Moreover, there can be also a method of controlling the am1 (=am6) alone by the am1 control circuit while keeping am2 (=am5) and am3 (=am4) fixed, that of controlling the am2 (=am5) alone by the am2 control circuit while keeping the am1 (=am6) and the am3 (=am4) fixed and that of controlling the am3 (=am4) alone by the am3 control circuit while keeping the am1 (=am6) and the am2 (=am5) fixed.

Furthermore, there can be also a method of controlling the am1 (=am6) by the am1 control circuit and the am2 (=am5) by the am2 control circuit while keeping the am3 (=am4) fixed, that of controlling the am1 (=am6) by the am1 control circuit and the am3 (=am4) by the am3 control circuit while keeping the am2 (=am5) fixed and that of controlling the am2 (=am5) by the am2 control circuit and the am3 (=am4) by the am3 control circuit while keeping the am1 (=am6) fixed.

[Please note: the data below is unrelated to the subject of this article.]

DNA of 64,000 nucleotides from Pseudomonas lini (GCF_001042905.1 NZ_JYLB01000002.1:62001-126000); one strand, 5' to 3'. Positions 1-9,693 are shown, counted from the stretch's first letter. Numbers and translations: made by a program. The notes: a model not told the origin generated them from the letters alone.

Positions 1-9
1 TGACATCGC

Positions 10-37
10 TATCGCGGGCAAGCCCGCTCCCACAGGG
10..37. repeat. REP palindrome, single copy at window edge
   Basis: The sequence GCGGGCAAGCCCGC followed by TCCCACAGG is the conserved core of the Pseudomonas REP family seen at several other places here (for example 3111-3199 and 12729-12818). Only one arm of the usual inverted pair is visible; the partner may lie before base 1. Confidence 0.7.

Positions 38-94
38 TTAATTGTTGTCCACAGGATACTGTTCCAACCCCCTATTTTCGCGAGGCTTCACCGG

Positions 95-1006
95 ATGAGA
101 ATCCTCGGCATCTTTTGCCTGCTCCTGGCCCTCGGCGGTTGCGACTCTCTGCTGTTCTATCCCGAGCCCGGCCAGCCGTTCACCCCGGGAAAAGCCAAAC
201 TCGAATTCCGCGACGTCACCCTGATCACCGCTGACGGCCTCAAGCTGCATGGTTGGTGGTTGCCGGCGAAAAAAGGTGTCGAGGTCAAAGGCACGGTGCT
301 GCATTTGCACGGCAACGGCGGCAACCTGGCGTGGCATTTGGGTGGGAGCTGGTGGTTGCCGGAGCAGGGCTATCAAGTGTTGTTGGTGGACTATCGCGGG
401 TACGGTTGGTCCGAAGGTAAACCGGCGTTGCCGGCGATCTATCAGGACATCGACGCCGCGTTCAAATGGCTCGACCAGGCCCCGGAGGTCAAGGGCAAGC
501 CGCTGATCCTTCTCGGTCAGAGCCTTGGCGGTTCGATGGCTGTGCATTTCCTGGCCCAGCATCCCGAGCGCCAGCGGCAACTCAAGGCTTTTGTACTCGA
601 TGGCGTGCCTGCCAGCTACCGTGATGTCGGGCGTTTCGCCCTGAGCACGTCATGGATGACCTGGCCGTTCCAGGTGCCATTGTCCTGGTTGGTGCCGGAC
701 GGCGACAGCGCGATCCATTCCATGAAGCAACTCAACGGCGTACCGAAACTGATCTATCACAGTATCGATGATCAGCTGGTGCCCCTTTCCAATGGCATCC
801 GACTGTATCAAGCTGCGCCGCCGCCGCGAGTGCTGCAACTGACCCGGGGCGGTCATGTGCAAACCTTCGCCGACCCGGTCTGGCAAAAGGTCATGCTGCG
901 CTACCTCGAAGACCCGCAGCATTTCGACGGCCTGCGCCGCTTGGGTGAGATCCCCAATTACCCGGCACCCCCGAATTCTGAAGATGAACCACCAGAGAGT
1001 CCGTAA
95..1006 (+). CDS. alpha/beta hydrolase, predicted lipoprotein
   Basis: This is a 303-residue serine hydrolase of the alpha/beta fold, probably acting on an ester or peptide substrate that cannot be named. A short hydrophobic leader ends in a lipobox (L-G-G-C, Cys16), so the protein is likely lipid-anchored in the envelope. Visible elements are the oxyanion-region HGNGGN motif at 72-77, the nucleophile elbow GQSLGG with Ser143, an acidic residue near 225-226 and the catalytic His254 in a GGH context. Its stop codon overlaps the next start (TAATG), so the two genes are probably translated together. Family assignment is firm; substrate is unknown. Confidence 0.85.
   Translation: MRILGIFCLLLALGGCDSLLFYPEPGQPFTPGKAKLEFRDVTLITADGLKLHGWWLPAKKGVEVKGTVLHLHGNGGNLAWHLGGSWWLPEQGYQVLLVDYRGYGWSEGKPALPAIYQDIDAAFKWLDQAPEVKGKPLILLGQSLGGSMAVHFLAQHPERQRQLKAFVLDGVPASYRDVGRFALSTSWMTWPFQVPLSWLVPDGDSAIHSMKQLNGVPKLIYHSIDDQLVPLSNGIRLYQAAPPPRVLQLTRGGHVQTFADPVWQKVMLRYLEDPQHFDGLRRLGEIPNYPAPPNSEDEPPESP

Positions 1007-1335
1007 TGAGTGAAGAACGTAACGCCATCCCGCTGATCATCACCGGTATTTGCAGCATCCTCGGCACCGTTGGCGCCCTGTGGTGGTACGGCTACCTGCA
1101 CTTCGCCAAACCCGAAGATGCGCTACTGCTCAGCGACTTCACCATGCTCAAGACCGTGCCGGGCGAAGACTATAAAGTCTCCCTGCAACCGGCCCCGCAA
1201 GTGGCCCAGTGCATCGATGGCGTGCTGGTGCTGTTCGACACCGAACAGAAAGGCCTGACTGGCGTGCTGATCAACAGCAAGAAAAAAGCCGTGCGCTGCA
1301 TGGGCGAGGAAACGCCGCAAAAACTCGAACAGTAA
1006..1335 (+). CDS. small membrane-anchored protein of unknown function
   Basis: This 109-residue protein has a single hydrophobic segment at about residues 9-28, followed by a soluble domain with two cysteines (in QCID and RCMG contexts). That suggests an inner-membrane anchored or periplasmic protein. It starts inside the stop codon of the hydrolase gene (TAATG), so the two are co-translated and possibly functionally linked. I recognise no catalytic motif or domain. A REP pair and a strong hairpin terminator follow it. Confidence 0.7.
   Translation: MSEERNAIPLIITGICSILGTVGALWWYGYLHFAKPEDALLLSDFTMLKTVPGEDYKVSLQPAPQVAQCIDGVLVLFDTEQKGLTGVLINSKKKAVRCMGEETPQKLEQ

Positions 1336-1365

As to the 2-7 code, it is possible to enhance the synchronizing signal detection accuracy by employing 32-bit synchronizing signals having included therein two bit series which never appear in data and which are inverted from each other to make the synchronous signal DC-free.

Synchronizing signals for the 2-7 code shown in FIG. 11 are

"0010 0000 0010 0100 0010 0000 0010 0100".

In order to record according to the NZRI rule:

When started at L: LLHH HHHH HHLL LHHH HHLL LLLL LLHH HLLL

When started at H: HHLL LLLL LLHH HLLL LLHH HHHH HHLL LHHH